So please, act for and promote peace and non-violent activities. Just do not expect laws controlling guns to stop violence.
Filed under: Corn, family, Farm, farm animals, food, garden, harvest, hunger, Minnesota, Soybeans | Tags: Agriculture education, Corn, eat local, family, farm, Food, garden, harvest, history, machines, Minnesota, Soybeans
We live in an area that is not exactly food diverse, because of market availability we do not raise many crops here. Our area is mainly corn and soybeans and a bit of wheat and alfalfa for field crops. For livestock we mainly raise swine and beef with a few stray sheep, goat, milk and poultry producers in the area. Fruits and veggies are relegated to gardens with only a few making their way to a farmers market. Our problem here is not lack of produce for the local eaters, nor lack of soil or climate that can produce food for our locals, but a lack of customers. We produce more food here than can be eaten in the local area. The average farmer in the U.S. now produces enough food to feed 155 people. Because of our distance from markets where our produce can be consumed, we have a history of producing products that move on the hoof to market, beef and pork. Those who live closer to a population center can and do produce the perishables that are consumed fresh.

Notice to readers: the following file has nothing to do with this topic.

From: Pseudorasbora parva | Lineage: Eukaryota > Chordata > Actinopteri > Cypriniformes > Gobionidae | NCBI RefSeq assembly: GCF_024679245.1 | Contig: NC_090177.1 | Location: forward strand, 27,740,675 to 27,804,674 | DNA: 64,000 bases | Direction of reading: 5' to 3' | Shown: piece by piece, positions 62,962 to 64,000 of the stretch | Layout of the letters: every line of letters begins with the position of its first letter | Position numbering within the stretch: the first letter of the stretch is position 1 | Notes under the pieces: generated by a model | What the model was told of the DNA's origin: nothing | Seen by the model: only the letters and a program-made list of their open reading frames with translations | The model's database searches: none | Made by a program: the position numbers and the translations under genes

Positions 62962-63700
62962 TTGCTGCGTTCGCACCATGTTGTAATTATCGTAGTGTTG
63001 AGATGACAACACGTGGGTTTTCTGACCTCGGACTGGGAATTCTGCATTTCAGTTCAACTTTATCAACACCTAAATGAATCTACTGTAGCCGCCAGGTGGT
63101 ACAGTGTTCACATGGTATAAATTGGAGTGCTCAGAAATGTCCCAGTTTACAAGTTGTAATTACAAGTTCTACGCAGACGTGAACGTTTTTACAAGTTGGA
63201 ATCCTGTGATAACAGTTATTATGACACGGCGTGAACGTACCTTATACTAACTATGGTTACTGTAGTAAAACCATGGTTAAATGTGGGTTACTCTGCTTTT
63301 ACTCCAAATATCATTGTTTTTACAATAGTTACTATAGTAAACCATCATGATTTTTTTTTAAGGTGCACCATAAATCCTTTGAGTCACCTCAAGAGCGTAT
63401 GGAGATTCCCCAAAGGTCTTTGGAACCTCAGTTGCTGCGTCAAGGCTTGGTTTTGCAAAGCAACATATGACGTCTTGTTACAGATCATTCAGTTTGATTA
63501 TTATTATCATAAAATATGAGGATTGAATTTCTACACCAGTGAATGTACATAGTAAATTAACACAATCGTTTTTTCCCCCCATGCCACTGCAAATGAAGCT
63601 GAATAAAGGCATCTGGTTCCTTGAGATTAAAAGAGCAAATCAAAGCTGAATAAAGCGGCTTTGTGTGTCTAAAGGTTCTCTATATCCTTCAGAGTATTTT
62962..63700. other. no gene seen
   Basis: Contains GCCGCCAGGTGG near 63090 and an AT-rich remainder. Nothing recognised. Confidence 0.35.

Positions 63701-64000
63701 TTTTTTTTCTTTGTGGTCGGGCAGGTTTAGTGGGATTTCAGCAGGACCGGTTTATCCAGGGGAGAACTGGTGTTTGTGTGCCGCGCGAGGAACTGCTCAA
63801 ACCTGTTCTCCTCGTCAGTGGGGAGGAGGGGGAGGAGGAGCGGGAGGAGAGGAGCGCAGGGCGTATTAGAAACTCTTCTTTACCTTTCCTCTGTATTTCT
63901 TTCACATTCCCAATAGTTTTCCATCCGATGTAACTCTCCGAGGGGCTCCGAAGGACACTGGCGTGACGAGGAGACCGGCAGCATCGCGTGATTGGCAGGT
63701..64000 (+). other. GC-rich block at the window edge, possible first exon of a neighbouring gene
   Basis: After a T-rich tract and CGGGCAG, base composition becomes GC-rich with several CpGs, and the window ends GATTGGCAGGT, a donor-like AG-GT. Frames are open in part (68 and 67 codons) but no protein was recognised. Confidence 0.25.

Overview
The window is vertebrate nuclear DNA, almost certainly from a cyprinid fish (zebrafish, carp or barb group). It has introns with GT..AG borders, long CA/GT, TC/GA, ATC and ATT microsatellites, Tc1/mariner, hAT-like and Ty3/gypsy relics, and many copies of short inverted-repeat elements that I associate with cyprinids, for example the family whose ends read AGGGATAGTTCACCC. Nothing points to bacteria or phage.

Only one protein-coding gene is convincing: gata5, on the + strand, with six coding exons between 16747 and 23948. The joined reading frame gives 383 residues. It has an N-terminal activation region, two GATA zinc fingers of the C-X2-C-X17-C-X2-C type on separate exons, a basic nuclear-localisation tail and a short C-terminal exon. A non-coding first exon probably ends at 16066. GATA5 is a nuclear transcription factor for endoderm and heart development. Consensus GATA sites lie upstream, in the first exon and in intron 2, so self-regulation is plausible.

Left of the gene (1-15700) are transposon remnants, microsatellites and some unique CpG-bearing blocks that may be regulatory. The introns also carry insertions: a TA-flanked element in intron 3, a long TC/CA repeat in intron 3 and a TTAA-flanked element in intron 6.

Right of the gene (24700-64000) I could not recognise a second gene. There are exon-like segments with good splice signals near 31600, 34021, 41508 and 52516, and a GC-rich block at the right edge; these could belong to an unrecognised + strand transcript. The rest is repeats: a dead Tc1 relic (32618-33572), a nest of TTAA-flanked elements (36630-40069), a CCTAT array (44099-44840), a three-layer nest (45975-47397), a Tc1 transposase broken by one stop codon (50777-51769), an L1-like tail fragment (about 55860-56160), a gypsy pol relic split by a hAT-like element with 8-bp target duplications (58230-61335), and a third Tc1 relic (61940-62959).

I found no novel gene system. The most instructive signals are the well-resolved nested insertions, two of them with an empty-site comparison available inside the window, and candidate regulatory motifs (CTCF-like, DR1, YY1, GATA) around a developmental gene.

We are lucky to have harvest facilities for both pork and beef in our area. A little to the east there are processing plants for sweet corn and peas. Most of this production is shipped to the east coast. There are a few scattered vineyards for the production of locally consumed wine and craft breweries for beer. Some local gardeners set up stands to sell their excess produce in season. Beyond that, we also ship in most of the food eaten in our area. We have no local producers of bread, pasta or rice, and tropical fruits, chocolate and seafood are still craved here just as they are in the city.
As I said, our markets drive our production. The livestock of our area are our chief consumers of field crops. Until WWII the only way to get produce to market was to walk it there. There was no interstate transportation except the railroads and most production was consumed on the farm for the horses that worked the farm. Except for wheat, milk and eggs there was not a lot of produce that was sold to others. As more and more people moved to the cities the need for food to move from the farm to the city increased, thus was born modern agriculture. Now with only a few percent of the population left on the farm we have developed machinery and crops that feed those who do not work the land. Ninety-eight percent of the food produced in our country is produced by families who care for the land and animals that feed our world.